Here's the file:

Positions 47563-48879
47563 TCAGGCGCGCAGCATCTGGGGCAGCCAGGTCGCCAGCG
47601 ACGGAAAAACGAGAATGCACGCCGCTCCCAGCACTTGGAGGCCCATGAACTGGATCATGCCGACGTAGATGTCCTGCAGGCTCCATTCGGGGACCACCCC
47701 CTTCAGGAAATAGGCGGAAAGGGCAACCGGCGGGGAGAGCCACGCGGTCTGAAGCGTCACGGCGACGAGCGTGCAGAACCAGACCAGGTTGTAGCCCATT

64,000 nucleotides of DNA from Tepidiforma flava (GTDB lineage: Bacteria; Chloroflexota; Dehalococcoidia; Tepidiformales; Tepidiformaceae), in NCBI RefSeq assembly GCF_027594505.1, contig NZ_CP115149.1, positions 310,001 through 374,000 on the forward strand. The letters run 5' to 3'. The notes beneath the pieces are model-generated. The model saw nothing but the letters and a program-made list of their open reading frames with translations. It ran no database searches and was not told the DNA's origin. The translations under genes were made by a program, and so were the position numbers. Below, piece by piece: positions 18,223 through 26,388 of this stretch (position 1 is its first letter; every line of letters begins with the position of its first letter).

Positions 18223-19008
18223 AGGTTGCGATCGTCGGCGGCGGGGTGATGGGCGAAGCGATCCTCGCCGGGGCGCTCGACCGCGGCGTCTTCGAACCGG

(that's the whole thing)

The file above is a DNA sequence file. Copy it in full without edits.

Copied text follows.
Positions 47563-48879
47563 TCAGGCGCGCAGCATCTGGGGCAGCCAGGTCGCCAGCG
47601 ACGGAAAAACGAGAATGCACGCCGCTCCCAGCACTTGGAGGCCCATGAACTGGATCATGCCGACGTAGATGTCCTGCAGGCTCCATTCGGGGACCACCCC
47701 CTTCAGGAAATAGGCGGAAAGGGCAACCGGCGGGGAGAGCCACGCGGTCTGAAGCGTCACGGCGACGAGCGTGCAGAACCAGACCAGGTTGTAGCCCATT

64,000 nucleotides of DNA from Tepidiforma flava (GTDB lineage: Bacteria; Chloroflexota; Dehalococcoidia; Tepidiformales; Tepidiformaceae), in NCBI RefSeq assembly GCF_027594505.1, contig NZ_CP115149.1, positions 310,001 through 374,000 on the forward strand. The letters run 5' to 3'. The notes beneath the pieces are model-generated. The model saw nothing but the letters and a program-made list of their open reading frames with translations. It ran no database searches and was not told the DNA's origin. The translations under genes were made by a program, and so were the position numbers. Below, piece by piece: positions 18,223 through 26,388 of this stretch (position 1 is its first letter; every line of letters begins with the position of its first letter).

Positions 18223-19008
18223 AGGTTGCGATCGTCGGCGGCGGGGTGATGGGCGAAGCGATCCTCGCCGGGGCGCTCGACCGCGGCGTCTTCGAACCGG